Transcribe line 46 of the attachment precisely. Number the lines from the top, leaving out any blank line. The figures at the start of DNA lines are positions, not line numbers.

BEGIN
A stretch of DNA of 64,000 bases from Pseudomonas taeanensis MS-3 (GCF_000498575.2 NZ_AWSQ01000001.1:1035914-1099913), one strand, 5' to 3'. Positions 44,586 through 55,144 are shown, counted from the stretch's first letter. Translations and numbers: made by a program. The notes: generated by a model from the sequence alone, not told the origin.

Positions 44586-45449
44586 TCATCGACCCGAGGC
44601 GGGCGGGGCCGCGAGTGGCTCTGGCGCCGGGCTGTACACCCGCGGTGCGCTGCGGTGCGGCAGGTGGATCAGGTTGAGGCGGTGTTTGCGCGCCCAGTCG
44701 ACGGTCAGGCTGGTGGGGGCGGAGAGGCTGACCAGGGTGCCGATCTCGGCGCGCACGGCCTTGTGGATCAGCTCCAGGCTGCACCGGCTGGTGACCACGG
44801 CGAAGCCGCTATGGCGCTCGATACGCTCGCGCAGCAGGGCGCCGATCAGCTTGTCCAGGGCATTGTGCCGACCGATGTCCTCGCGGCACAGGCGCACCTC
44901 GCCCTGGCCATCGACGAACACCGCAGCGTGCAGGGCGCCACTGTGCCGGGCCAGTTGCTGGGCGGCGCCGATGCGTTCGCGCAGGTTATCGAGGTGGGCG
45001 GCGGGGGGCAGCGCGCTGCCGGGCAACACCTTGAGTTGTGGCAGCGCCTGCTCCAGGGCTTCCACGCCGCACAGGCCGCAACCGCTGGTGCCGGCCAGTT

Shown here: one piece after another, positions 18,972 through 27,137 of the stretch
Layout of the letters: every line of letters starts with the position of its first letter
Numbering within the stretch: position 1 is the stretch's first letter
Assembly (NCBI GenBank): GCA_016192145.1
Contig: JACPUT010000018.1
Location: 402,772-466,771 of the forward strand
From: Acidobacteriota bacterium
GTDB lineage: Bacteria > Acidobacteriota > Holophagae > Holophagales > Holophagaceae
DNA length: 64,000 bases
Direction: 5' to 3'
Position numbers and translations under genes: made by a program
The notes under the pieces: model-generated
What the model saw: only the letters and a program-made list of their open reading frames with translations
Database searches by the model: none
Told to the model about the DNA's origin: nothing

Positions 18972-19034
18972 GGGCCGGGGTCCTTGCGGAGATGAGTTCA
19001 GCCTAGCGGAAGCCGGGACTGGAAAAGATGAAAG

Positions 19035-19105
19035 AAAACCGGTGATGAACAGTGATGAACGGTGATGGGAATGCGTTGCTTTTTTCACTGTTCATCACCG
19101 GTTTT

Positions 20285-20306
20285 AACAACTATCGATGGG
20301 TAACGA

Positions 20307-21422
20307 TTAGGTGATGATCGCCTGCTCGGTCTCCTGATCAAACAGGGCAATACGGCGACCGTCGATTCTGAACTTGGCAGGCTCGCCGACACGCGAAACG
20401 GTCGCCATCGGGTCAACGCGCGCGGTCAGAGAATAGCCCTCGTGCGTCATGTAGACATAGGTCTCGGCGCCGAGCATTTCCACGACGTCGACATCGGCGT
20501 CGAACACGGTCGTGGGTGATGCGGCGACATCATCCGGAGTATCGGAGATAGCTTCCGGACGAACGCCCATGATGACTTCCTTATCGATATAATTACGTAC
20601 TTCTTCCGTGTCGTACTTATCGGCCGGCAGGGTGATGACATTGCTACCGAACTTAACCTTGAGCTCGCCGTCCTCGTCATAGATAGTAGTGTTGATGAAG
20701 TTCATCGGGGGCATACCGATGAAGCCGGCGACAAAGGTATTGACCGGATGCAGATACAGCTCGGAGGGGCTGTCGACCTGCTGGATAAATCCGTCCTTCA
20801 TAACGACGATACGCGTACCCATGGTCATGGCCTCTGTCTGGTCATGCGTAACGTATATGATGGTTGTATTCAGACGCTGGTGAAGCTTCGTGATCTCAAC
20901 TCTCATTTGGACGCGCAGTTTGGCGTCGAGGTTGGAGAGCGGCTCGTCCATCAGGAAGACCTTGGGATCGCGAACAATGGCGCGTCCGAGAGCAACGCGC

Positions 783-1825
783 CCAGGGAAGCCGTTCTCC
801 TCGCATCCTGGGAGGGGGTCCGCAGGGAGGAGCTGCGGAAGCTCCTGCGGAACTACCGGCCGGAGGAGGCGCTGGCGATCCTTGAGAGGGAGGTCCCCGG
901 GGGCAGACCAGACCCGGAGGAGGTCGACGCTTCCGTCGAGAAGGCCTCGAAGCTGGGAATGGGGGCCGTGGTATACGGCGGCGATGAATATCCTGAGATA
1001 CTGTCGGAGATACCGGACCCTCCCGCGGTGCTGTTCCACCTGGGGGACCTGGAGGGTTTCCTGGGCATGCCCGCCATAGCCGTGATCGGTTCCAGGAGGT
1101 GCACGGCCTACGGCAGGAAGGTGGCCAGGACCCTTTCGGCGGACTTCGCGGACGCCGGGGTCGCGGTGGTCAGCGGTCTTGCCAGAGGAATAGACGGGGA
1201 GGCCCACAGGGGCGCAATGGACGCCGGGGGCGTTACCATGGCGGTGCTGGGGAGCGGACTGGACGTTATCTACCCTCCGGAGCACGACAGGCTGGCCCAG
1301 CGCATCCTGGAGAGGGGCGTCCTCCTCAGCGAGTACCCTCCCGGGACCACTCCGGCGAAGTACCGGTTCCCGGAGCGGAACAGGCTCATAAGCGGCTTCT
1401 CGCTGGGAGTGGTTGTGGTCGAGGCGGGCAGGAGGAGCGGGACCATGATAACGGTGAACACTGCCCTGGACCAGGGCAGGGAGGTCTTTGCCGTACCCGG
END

1101 GCACGGCCTACGGCAGGAAGGTGGCCAGGACCCTTTCGGCGGACTTCGCGGACGCCGGGGTCGCGGTGGTCAGCGGTCTTGCCAGAGGAATAGACGGGGA